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Study of Personality Important in Understanding an Individual

Update Date: Jan 18, 2013 08:33 AM EST

It has been observed that understanding the personality of an individual goes a long way in providing an insight into the person's psyche. For example, the level of extroversion of an individual may affect his/her brain, particularly when selecting between immediate and delayed rewards.

In a recent study undertaken by Colin De Young and his colleagues of the University of Minnesota, the volunteers were scanned in an fMRI and immediately asked to choose between a delayed reward. The results of the individual's choices were then matched with his/her brain activity and his/her different personality traits.

It was observed that during the task, a region of the brain called the medial orbitofrontal cortex had more neural activity for immediate reward's chances. This is predicted by extraversion.

"Understanding how people differ from each other and how that affects various outcomes is something that we all do on an intuitive basis, but personality psychology attempts to bring scientific rigor to this process. Personality affects academic and job performance, social and political attitudes, the quality and stability of social relationships, physical health and mortality, and risk of mental disorder," De Young was quoted as saying in Medical Xpress.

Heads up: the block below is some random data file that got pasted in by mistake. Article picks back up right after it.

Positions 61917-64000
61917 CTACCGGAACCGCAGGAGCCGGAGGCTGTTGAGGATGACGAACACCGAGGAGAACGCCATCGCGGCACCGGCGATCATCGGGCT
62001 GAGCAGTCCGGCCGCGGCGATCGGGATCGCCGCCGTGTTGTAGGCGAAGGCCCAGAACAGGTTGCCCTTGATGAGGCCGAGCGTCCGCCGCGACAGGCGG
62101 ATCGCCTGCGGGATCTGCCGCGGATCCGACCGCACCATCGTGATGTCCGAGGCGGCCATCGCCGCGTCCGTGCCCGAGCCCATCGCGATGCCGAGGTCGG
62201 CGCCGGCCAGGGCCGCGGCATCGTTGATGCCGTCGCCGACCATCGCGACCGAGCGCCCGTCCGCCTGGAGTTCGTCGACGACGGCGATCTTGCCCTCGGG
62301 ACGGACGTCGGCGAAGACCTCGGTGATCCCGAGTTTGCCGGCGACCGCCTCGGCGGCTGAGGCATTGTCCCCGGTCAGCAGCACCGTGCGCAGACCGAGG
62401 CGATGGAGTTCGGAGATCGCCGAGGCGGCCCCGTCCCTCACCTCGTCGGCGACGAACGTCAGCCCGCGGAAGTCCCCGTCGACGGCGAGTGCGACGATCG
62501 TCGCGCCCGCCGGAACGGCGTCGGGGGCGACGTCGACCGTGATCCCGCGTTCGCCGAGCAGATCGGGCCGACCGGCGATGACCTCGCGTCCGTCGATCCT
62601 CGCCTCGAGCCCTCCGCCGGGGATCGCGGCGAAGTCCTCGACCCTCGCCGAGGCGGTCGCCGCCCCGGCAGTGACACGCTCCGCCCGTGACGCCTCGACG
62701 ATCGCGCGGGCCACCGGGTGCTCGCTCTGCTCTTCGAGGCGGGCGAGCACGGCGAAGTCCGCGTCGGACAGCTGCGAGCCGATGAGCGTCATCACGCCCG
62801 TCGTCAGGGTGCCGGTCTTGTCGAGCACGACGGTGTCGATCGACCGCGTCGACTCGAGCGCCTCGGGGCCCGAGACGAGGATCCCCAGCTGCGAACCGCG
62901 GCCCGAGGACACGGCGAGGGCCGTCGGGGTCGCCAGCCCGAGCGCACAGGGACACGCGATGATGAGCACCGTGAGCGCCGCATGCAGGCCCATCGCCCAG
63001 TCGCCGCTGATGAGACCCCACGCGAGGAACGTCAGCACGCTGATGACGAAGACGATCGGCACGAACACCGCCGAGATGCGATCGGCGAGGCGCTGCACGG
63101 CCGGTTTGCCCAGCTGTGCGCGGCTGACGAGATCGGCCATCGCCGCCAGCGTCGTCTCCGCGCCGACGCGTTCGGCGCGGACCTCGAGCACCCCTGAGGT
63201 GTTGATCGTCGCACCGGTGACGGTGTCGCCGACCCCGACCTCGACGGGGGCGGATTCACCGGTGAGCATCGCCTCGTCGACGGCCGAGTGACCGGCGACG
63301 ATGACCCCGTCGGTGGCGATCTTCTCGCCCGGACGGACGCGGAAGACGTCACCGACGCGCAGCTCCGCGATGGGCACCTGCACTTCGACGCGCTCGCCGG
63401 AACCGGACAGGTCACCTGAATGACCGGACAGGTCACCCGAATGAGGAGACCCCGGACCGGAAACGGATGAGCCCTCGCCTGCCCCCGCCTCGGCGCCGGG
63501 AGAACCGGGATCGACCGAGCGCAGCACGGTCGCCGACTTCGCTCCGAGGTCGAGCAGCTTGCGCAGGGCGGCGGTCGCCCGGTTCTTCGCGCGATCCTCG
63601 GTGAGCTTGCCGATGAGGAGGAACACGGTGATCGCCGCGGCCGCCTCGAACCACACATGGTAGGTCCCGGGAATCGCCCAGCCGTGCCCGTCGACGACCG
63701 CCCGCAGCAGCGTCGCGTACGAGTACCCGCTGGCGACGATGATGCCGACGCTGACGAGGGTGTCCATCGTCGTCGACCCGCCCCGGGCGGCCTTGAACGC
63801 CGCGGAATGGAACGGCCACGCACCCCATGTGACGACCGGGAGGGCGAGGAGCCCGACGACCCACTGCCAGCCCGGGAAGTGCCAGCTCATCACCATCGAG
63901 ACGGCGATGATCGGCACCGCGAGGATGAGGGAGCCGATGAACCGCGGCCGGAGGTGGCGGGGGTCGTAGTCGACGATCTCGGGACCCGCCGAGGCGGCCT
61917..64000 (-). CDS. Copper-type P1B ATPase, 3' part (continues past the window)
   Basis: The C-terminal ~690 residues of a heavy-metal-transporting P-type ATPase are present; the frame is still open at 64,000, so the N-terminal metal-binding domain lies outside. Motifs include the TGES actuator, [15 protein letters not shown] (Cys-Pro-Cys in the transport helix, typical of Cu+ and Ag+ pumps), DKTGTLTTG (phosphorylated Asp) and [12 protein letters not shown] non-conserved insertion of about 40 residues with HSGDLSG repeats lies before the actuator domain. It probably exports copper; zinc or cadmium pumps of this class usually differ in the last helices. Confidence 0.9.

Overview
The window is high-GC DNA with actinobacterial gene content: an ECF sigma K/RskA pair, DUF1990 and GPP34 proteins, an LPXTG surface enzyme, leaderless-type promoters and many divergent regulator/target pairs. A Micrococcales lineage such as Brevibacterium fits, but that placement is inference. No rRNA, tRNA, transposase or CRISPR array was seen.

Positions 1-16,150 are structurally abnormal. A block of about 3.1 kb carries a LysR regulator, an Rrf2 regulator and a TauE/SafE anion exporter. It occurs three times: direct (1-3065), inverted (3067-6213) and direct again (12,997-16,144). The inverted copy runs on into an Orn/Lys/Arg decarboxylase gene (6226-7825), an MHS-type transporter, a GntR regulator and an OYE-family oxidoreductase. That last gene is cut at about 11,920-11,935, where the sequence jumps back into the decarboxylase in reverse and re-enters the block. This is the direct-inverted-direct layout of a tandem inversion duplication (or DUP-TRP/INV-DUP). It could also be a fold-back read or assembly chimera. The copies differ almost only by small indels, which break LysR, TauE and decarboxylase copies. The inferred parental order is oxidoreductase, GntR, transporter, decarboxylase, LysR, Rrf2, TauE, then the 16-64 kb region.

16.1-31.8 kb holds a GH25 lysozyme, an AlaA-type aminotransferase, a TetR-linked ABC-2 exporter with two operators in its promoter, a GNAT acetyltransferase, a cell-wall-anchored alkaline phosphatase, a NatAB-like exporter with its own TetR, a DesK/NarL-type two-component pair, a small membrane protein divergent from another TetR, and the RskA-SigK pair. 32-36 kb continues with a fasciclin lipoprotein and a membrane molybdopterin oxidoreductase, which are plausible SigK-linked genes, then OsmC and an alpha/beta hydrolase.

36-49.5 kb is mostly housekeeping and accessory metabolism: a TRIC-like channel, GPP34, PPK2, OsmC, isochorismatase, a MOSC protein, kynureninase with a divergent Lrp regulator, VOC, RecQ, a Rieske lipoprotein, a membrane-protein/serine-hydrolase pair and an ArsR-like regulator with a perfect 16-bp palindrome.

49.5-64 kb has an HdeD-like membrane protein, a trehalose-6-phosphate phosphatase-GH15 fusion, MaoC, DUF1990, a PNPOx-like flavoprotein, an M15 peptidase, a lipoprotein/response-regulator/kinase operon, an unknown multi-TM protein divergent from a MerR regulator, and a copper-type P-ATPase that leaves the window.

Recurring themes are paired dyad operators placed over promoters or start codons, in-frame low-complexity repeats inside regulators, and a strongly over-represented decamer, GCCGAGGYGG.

"Understanding what makes people tick, by explaining the most important personality traits, what psychological processes those traits represent, and how those processes are generated by the brain. The brain is an incredibly complicated system, and I think it's impressive that Neuroscience is making such great progress in understanding it. Linking brain function to personality is another step in understanding how the brain makes us who we are," De Young added.

The research opens wide avenues for psychiatric treatment which can become more personalized instead of a general one. Understanding the personality of the patient will also enable the psychiatrist to assess whether the person will respond or resist the treatment given. A person who is genial in his response has more chances of responding to psychotherapy than a person who is necessarily withdrawn by nature.

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